Category: Majors

The Business of Being a Husky: Becoming a Leader at Michigan Tech

Group of students stand in front of Chicago's "Bean".
Emily (fourth from left) stands with other American Marketing Association members along with Professor Junhong Min (far right).
Emily Kughn stands in front of a Michigan Tech sign
This blog is by Emily Kughn, marketing and management dual major, and student ambassador.

Back in 2018, the summer before my senior year of high school, I began looking at colleges. I remember getting an email from a strange place called Michigan Technological University. My dad informed me that “MTU” was an excellent university, and we decided to come for a campus visit. Little did I know that when we made the 534-mile trek up to the Keweenaw Peninsula, Michigan Tech would become my home for the next four years.

I’m really proud of my path in college—I began as an overwhelmed first-year student far from friends and family, and grew into a person who welcomes challenges and changes. I attribute this success to my willingness to try new things and numerous leadership positions on campus. 

“I grew into a person who welcomes challenges and changes.”

Emily Kughn, Michigan Tech business student

My Leadership Experiences

Some of the leadership positions I have held as a Michigan Tech student include: treasurer of the American Marketing Association; Young Women Leaders Program mentor; Orientation Team Leader; College of Business teaching assistant; house manager and overall Winter Carnival chair for Delta Zeta sorority; and Women’s Rugby Club public relations chair, president, and captain.

I am grateful to attend a university that provides students with so many opportunities to be involved, stand out, and lead. Michigan Tech’s size is perfect—you will never feel as if you blend into the crowd, and the different ways and possibilities to develop into a leader on campus are endless.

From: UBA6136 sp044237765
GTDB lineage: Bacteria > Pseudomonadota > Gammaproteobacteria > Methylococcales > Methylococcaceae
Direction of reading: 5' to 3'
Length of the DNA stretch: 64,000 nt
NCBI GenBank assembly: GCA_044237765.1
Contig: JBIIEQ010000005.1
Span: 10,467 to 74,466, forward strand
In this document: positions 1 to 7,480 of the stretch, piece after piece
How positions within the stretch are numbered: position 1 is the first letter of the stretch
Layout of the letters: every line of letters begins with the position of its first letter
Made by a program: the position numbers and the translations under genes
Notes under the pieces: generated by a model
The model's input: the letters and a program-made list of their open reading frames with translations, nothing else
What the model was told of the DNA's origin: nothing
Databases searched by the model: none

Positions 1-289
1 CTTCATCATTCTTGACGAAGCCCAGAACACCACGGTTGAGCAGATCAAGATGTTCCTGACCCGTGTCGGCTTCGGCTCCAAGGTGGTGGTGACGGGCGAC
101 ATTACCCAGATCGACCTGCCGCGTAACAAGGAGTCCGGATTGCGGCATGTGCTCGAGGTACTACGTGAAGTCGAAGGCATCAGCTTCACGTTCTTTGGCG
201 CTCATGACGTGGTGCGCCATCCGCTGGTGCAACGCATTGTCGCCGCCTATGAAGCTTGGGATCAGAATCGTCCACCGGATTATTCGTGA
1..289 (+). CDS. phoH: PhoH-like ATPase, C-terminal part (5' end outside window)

“Michigan Tech’s size is perfect—you will never feel as if you blend into the crowd.”

Emily Kughn, Michigan Tech business student

If you don’t know how to get started on a path to leadership, my advice is to start making connections: 

  • Say hi to people in your classes.
  • Meet with your professors during their office hours.
  • Attend free campus events.
  • Go to K-Day in the fall.
  • Join student organizations (before holding a leadership position in a student org, you must first become a member).

Also, nobody becomes a leader on their own. It happens as a result of learning from mentors and being built up by those around you. I am fortunate to have had so many people on campus assist me in my path to leadership, including Michigan Tech Marketing Professor Jun Min. From my first time meeting him, he instilled passion in me, made it known that he believed in me, and was always there for advice and mentorship. Every student within the College of Business is lucky to have professors who go above and beyond their job description. They truly care about their students’ leadership development. 

Leadership Lessons

Photo of the Michigan Tech Women's Rugby team

Michigan Tech Women’s Rugby Club gathers for a team photo after conference playoffs.

My involvement has taught me so many lessons and developed me into a strong leader. The Women’s Rugby Club is one student organization that I have been a part of since my first semester here at Tech, and I credit it with developing me into an all-around better person.

In life, I think it’s extremely important to find something you are passionate about. It is much easier to develop into a leader when you have a strong passion for the subject at hand. In college, my passion has become rugby. When I first became a captain for my team, I struggled to speak up and feel like my voice mattered. Despite facing adversity, I kept learning. Over time, my confidence grew and I learned how to be a strong leader. To me, leadership will always be done by learning, empowering others, and building them up. I am so proud to say that in my last game as a captain, we took home some hardware (for the first time) by placing fourth in the conference playoffs in Oshkosh, Wisconsin! Michigan Tech and the College of Business have helped to foster these leadership experiences. As I look forward to graduation in April, I am thankful that I can take all of my leadership lessons with me into my career and personal life. 

About the College of Business